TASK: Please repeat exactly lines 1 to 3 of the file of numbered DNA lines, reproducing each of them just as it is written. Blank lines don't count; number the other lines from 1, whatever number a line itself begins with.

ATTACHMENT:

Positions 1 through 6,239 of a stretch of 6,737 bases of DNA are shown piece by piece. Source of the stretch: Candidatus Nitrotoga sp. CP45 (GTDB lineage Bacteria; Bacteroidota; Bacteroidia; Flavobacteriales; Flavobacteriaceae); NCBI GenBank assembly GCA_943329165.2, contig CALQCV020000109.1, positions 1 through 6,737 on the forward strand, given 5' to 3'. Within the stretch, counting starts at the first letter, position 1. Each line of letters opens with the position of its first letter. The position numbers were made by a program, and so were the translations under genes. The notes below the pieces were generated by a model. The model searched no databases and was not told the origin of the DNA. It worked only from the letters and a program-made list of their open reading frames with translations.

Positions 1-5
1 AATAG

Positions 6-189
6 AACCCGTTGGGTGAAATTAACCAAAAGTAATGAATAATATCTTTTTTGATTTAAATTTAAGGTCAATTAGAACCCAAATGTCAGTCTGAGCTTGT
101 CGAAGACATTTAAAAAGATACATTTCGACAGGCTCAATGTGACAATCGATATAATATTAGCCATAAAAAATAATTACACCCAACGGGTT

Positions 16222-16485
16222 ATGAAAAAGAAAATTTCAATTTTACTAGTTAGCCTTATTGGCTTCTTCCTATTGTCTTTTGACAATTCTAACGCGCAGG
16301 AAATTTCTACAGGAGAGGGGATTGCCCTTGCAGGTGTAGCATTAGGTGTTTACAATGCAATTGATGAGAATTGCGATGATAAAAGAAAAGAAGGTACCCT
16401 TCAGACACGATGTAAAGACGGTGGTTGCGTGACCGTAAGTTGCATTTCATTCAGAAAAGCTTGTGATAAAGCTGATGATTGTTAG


Positions 1 through 6,239 of a stretch of 6,737 bases of DNA are shown piece by piece. Source of the stretch: Candidatus Nitrotoga sp. CP45 (GTDB lineage Bacteria; Bacteroidota; Bacteroidia; Flavobacteriales; Flavobacteriaceae); NCBI GenBank assembly GCA_943329165.2, contig CALQCV020000109.1, positions 1 through 6,737 on the forward strand, given 5' to 3'. Within the stretch, counting starts at the first letter, position 1. Each line of letters opens with the position of its first letter. The position numbers were made by a program, and so were the translations under genes. The notes below the pieces were generated by a model. The model searched no databases and was not told the origin of the DNA. It worked only from the letters and a program-made list of their open reading frames with translations.

Positions 1-5
1 AATAG